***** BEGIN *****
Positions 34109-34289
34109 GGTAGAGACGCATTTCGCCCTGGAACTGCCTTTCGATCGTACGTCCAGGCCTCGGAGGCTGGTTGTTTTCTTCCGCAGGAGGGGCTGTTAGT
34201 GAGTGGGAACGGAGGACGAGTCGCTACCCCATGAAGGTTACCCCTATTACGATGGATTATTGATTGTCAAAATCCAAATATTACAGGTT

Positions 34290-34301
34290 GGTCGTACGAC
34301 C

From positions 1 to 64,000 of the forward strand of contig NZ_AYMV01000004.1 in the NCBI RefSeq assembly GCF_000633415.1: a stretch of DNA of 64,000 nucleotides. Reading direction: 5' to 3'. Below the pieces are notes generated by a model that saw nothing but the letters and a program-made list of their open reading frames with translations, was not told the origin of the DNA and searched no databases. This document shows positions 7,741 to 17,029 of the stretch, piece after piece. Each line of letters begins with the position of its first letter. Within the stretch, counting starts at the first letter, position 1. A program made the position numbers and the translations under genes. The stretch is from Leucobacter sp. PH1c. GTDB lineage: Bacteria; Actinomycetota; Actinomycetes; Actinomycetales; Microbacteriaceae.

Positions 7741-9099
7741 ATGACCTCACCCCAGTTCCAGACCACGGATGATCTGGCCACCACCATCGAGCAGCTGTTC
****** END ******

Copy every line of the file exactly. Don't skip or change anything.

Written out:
Positions 34109-34289
34109 GGTAGAGACGCATTTCGCCCTGGAACTGCCTTTCGATCGTACGTCCAGGCCTCGGAGGCTGGTTGTTTTCTTCCGCAGGAGGGGCTGTTAGT
34201 GAGTGGGAACGGAGGACGAGTCGCTACCCCATGAAGGTTACCCCTATTACGATGGATTATTGATTGTCAAAATCCAAATATTACAGGTT

Positions 34290-34301
34290 GGTCGTACGAC
34301 C

From positions 1 to 64,000 of the forward strand of contig NZ_AYMV01000004.1 in the NCBI RefSeq assembly GCF_000633415.1: a stretch of DNA of 64,000 nucleotides. Reading direction: 5' to 3'. Below the pieces are notes generated by a model that saw nothing but the letters and a program-made list of their open reading frames with translations, was not told the origin of the DNA and searched no databases. This document shows positions 7,741 to 17,029 of the stretch, piece after piece. Each line of letters begins with the position of its first letter. Within the stretch, counting starts at the first letter, position 1. A program made the position numbers and the translations under genes. The stretch is from Leucobacter sp. PH1c. GTDB lineage: Bacteria; Actinomycetota; Actinomycetes; Actinomycetales; Microbacteriaceae.

Positions 7741-9099
7741 ATGACCTCACCCCAGTTCCAGACCACGGATGATCTGGCCACCACCATCGAGCAGCTGTTC